Dustin (b54cdc)

  61. “I have seen the video posted on several blogs,” says Etheridge. “I deeply and profoundly regret my reaction, and I apologize to all involved. I have and I will always work to promote a civil public discourse.”

    Why would Etheridge need to see this on the internet to apologize? Didn’t he remember he had behaved so deplorably, or if it hadn’t gone viral, would he not have felt compelled to apologize for his battery? Because if that’s so, then he’s an even worse person than what we’re seeing here.

    Throughout my many years of service to the people of North Carolina, I have always tried to treat people from all viewpoints with respect.

    How conveniently self-serving to remind people he’s been in public service for a long time.

    “I deeply and profoundly regret my reaction, and I apologize to all involved. I have and I will always work to promote a civil public discourse.

    He needs to name his offense, I believe, in order to make a proper apology. Otherwise to couch it in “my reaction” is an attempt minimize the seriousness of his reaction. Which makes me think that’s his intent.

    Dana (1e5ad4)

  62. “You’re walking down a street and somebody intentionally makes you slow down or step aside, that’s assault and you have a right to keep on walking the way you want to.

    Nope, that’s not an assault in either criminal or tort law. Nor is there any such “right” to walk over, or commit a battery, because someone has placed themselves in your way.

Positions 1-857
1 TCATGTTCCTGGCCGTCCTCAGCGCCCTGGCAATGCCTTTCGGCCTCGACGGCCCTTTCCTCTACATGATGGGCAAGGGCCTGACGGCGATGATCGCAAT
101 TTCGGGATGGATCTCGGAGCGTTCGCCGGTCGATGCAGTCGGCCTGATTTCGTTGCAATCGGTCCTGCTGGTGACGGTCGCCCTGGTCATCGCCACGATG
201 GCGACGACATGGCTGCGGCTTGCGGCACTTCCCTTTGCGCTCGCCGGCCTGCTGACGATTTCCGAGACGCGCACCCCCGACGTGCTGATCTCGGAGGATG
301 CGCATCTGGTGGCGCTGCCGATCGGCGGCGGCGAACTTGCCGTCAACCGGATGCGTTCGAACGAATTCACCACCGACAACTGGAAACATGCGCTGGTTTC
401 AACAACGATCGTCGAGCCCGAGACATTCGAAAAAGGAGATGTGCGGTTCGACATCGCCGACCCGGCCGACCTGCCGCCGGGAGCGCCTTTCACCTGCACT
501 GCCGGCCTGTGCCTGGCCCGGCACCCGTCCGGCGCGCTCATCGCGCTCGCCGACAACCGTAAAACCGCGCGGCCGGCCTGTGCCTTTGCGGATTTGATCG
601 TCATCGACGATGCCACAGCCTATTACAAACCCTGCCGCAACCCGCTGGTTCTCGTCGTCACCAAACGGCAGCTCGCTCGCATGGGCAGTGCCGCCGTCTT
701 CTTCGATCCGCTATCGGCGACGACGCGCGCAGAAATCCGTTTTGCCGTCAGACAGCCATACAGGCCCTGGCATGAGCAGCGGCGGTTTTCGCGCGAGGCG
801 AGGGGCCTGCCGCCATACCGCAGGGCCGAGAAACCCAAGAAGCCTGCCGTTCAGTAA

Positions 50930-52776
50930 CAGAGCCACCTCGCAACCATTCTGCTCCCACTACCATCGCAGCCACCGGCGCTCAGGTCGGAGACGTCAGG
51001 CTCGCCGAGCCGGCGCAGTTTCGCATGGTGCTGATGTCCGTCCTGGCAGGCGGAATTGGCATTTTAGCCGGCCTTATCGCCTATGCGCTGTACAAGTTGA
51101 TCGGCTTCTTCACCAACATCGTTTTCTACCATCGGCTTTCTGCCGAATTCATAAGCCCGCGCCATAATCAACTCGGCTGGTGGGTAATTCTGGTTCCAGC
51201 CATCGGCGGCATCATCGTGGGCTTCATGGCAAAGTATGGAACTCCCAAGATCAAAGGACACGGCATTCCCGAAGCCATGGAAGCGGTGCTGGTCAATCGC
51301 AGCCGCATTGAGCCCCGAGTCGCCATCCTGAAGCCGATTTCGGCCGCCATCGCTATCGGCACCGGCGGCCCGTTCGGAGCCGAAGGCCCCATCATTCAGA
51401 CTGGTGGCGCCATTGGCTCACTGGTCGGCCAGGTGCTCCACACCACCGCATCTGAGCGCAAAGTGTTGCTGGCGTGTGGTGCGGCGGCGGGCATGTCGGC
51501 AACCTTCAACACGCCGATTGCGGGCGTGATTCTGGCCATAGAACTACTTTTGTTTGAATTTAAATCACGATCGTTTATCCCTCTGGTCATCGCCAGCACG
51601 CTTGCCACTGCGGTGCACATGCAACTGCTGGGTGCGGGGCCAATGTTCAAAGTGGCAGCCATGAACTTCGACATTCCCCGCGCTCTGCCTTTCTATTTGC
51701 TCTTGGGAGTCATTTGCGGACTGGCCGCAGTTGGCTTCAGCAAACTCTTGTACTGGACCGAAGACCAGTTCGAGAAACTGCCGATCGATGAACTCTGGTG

Inventing law is not very impressive, nk.

    SPQR (26be8b)

  63. If it is assault to be slowed down while walking in public, then I was assaulted 21 times at the grocery store, and about 1936 times at Disney.

    Maybe nk could quote the relevant statutes that support his contentions? IANAL but those aSsertions do not sound right.

    JD (6ca166)

  64. Dana, I think his reaction is also intended to avoid admitting he laid hands on a kid, because there are legal ramifications (though it’s on video… no reason why he hasn’t been charged and sued).

    Dustin (b54cdc)

  65. rep asks “who are you?”
    who? who? who? who? “who are you?”
    he rilly wanna know

    ColonelHaiku (79bc23)

  66. man I hope I never get nk as my lawyer, if law skills were strength im not sure you could fight your way out of a wet paper bag.
    Comment by rumcrook¾ — 6/14/2010 @ 4:06 pm

    — The only way I’d ever hire nk as my lawyer would be if my wife killed our newborn child. He might not win the case, but at least I know that he would give it his all.

    [Apparently “McMurtry” is hard to spell, as well]

    Icy Texan (43cdbb)